The ransomware nightmare that was WannaCry cost the NHS close to £100m when it ripped through vital computer systems like a digital plague last year.
According to Techradar, the Department of Health and Social Care has revealed that the attack cost in the region of £92,000,000. Here's how that breaks down:
- £500k on IT support during the attack
- £72m on IT support in the months following
- £19m from not having access to patient information in the week after the attack
Apparently that figure's just an estimate, though, because finding the actual cost would itself cost too much – as would investing in proper cybersecurity. NHS Digital has brazenly announced that it will be ignoring its own CIO's IT security recommendations because they "wouldn't represent value for money."
For context, the costs of security upgrades that could have prevented WannaCry were in the region of £800m-£1bn, which is a lot, but wasting £100m of taxpayers' money on ransomware is apparently completely fine. Just nine more attacks and the upgrades pay for themselves!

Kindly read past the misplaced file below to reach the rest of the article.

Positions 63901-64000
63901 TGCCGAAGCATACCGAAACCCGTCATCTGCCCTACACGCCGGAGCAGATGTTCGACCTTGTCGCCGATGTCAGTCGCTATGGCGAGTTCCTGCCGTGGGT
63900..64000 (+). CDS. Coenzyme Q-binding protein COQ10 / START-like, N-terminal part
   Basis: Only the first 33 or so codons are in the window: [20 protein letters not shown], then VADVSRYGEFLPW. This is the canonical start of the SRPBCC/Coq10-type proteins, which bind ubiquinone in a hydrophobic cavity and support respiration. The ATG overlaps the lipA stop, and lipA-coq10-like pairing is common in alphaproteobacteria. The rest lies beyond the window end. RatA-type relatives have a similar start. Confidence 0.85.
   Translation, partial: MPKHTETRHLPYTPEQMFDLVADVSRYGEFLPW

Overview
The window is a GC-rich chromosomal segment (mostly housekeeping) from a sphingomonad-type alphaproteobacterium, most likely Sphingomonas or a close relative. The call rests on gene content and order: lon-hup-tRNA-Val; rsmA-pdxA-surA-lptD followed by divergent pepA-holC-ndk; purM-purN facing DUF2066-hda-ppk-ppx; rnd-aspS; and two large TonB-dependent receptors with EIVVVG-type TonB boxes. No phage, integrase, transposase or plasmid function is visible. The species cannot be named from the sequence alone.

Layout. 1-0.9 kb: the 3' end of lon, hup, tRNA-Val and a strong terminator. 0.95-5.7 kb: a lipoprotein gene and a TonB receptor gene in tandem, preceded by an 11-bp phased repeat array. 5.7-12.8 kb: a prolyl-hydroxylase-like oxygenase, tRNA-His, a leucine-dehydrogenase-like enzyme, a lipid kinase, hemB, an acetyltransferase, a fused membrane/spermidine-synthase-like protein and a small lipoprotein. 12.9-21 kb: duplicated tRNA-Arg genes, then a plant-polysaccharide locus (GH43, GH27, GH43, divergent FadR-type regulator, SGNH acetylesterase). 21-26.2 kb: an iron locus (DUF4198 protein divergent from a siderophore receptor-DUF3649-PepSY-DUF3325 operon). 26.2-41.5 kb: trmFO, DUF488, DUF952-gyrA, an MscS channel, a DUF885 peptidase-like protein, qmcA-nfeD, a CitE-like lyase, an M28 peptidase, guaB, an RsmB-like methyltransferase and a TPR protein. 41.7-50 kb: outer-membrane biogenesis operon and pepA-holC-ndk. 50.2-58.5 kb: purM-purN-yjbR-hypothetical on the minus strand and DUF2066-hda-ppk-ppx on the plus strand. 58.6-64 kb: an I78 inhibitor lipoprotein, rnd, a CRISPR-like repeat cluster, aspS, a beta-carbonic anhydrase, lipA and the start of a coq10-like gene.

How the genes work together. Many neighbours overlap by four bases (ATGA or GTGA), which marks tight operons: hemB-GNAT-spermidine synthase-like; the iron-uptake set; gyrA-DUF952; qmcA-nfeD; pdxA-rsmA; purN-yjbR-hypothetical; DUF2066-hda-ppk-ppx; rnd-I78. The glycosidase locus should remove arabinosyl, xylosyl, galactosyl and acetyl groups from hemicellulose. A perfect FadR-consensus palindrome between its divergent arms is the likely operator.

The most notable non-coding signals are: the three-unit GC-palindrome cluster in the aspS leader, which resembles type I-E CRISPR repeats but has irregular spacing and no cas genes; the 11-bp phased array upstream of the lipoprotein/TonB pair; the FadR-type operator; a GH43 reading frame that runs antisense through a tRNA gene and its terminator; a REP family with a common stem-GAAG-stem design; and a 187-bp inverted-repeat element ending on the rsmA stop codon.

British intelligence publicly blamed North Korea for the cyberattack, which apparently didn't make very much money despite having cost vital healthcare systems a fortune. We'd probably still be dealing with it now if the malware hadn't been stopped in its tracks by British native Marcus Hutchins, aka MalwareTech, who has since been charged with a whole bunch of stuff related to hacking but not involving WannaCry.
Anyone bought the film rights to this saga yet?